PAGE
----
By the 1700s, women also ran more official pubs. Yet, alewives had been pinned with a shady reputation that claimed they were dirty, immoral folk who might even be witches. Soon, this popular job would be overtaken by increasingly strict laws that allowed male brewers to push women out of the field.


Though horses were one of the ways 18th-century people got around, the reality is that these expensive animals required not only land and food, but spendy accouterments like bridles, saddles, plows, and other tack. So, whether you were in Europe or the North American colonies during this era, you wouldn't have been guaranteed access to a horse. If someone owned a horse, chances were that they were financially comfortable. That was all the more true in the American colonies, where horses were initially spendy imports that had to make it through a long transatlantic voyage. And, as with so many occupations of the rich both then and now, you could make a pretty penny if you were willing to cater to upper-class tastes.

Enter the saddler. In the 1700s, these people were responsible for crafting not just saddles, but many of the other leather-based objects required to ride horses, like bridles and harnesses. Becoming a saddler required a long apprenticeship and specialized tools that allowed one to carefully cut and assemble leather pieces. Saddlers also had to develop a finely-tuned understanding of their materials, as different kinds of leather perform in unique ways. 

Establishing oneself as a master saddler also meant creating one's own unique patterns, which then had to be carefully guarded lest another saddler steal their intellectual property and take over a rival's client base. Saddlers also did quite a lot of repair work, so building good relationships with customers could mean lucrative repeat business.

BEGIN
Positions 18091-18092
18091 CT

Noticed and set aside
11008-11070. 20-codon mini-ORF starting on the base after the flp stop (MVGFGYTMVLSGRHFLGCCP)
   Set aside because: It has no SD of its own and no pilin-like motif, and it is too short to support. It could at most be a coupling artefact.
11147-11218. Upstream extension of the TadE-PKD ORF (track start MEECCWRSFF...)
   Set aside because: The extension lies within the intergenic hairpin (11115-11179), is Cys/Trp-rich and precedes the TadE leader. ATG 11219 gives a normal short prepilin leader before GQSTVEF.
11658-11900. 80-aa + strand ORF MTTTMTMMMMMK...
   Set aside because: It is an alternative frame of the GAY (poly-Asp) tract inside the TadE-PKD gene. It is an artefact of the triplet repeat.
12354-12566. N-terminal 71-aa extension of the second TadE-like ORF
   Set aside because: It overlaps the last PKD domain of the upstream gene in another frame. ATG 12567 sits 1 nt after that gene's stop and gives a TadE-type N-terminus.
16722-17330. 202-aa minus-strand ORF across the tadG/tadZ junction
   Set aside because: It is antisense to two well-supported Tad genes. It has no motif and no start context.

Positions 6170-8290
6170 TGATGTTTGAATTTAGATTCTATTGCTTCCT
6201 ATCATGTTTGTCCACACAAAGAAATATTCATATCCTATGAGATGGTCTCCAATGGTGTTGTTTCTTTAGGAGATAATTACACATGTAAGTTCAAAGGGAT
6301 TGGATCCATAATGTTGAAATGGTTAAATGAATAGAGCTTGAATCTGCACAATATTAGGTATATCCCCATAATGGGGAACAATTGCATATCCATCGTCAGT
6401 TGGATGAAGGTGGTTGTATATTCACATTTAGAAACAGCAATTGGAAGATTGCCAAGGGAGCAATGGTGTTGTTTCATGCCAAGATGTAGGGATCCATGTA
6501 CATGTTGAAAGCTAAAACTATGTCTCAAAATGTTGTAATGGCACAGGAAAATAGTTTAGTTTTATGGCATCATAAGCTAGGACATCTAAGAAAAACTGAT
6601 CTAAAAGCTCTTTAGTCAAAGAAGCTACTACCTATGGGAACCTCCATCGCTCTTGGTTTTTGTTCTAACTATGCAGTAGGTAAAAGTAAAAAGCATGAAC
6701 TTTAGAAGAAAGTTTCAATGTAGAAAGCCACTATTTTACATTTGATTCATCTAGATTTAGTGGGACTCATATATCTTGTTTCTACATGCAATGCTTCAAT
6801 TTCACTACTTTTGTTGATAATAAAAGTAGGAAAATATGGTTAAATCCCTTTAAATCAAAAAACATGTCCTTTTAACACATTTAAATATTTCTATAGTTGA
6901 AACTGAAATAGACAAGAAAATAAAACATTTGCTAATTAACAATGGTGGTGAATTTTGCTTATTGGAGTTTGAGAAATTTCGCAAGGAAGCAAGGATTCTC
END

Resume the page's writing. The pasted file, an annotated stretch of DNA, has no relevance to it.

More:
Often known as perukes, expensive wigs that were dusted with white powder for a refined look first gained popularity in the 17th century, when Louis XIV of France and Charles II of England adopted them to mask graying locks and receding hairlines. Soon, thanks to court-based trendsetters, the wig became a symbol of high rank and deep pockets. In the early American colonies, some notables still wore perukes, while others (like the redheaded George Washington) powdered their hair white to mimic the look. But as the Enlightenment and a couple of revolutions in America and France shook things up, the hoity-toity powdered wig came to be seen as an old-fashioned symbol of class inequality. By the end of the century, the wig was done for.

But when the peruke was in its heyday, a wigmaker with the right clientele could do well. It helped that they also typically worked as barbers and hairdressers even for the wig-free set. Wigs also took a lot of work and time to craft. A group of wigmakers and curators at Colonial Williamsburg found that out for themselves when they created a reproduction of an 18th-century wig used by Boston merchant Henry Bromfield (which was stored in a coconut shell). The project took about 145 hours of labor and required preparing horsehair by curling and boiling it to set the shape. Then wigmakers wove, stitched, and knotted the wig by hand (a dizzying 45 hours was required for just the knotting).

Tavern proprietor

While some communities might have made their way without saddlers, wigmakers, or printers, few would have felt complete without a tavern. In colonial America, these establishments were so important that, in 1656, Massachusetts lawmakers threatened tavern-less towns with a fine. It wasn't just that these spots served alcohol; taverns also acted as important social hubs, official meeting places, ad-hoc courthouses, and typically safe havens for travelers. Taverns may have also played a significant role in the lead-up to the American Revolution, as they became full of open political debate.

Popular as their establishments were, tavern keepers would have had quite a lot to handle. They were required to sell decent products, as some keepers were caught selling adulterated or expired booze in an attempt to cut expenses. They also had to make sure their tavern was a fun place but had to navigate local laws and social attitudes about less-than-savory activities like gambling and dancing.

Still, even if upper-crust folks or prudish types steered clear of some taverns, it's clear that these places were central in many communities, especially considering the tax breaks and practically free land granted to some proprietors. What's more, taverns provided a potentially life-saving income for women at a time when many were shut out of more lucrative work. In fact, colonial American taverns were more often run by a woman than a man. A woman might even inherit the business (and its already existing license) from a deceased husband or her own mother.